3 West Papuans enter Australian consulate in Bali

BALI, Indonesia (AP) — Three activists from Indonesia’s restive West Papua province breached security to enter the Australian consulate in Bali early Sunday, calling for world leaders attending an economic summit on the island to pressure the Indonesian government to release political prisoners.

The men entered the compound and handed over a letter that asked Australian Prime Minister Tony Abbott, U.S. Secretary of State John Kerry, Japanese Prime Minister Shinzo Abe and other leaders to push Indonesia to free 55 people imprisoned for “discussing their political and human rights beliefs,” according to a copy of the hand-written letter released by The Alliance of Papuan Students.

The leaders are attending the Asia-Pacific Economic Cooperation summit amid tight security on the resort island of Bali. Indonesia is highly sensitive to the separatist struggles in Papua, a former Dutch colony.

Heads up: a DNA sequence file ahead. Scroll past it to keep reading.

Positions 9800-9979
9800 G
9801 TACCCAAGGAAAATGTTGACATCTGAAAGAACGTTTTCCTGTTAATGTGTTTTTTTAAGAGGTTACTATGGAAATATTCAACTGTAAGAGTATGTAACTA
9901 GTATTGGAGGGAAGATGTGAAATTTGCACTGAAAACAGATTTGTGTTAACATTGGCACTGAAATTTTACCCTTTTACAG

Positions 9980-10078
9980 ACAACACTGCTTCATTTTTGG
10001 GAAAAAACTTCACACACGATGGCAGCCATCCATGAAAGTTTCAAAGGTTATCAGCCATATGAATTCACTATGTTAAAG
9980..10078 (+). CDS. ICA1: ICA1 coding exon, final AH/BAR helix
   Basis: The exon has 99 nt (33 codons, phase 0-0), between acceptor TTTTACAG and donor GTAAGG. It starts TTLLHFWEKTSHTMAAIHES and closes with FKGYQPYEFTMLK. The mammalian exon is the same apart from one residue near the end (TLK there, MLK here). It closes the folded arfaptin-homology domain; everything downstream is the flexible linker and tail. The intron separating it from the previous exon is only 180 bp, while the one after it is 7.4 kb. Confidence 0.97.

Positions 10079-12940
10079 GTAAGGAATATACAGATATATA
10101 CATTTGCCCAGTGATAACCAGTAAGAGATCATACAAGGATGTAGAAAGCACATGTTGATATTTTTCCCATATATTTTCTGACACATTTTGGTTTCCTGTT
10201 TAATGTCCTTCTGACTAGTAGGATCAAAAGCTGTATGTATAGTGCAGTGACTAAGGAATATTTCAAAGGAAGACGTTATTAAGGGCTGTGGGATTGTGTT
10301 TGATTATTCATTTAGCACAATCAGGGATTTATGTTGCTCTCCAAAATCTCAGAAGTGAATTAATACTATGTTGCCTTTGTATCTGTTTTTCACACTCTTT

“We can confirm that three individuals from Indonesia’s Papua provinces delivered a protest letter at the Australian Consulate-General in Bali this morning to Australia’s Consul-General,” a spokesperson from Australia’s Department of Foreign Affairs and Trade said in an email.

It said the men left voluntarily before 7 a.m. The incident and security are being reviewed, it said, but there was no mention of how the men entered the consulate. The student group said the trio scaled a wall.

The activists’ letter also called for foreign journalists, diplomats, observers and tourists to be permitted to freely visit and report from the Papuan provinces. The government restricts visits by foreigners.

Papuan pro-independence activists have been given lengthy prison terms for peacefully expressing their views, organizing rallies or raising separatist flags.

Though Indonesia’s sovereignty over Papua was formalized in 1969 through a stage-managed vote, a small, poorly armed separatist movement has battled for independence ever since.

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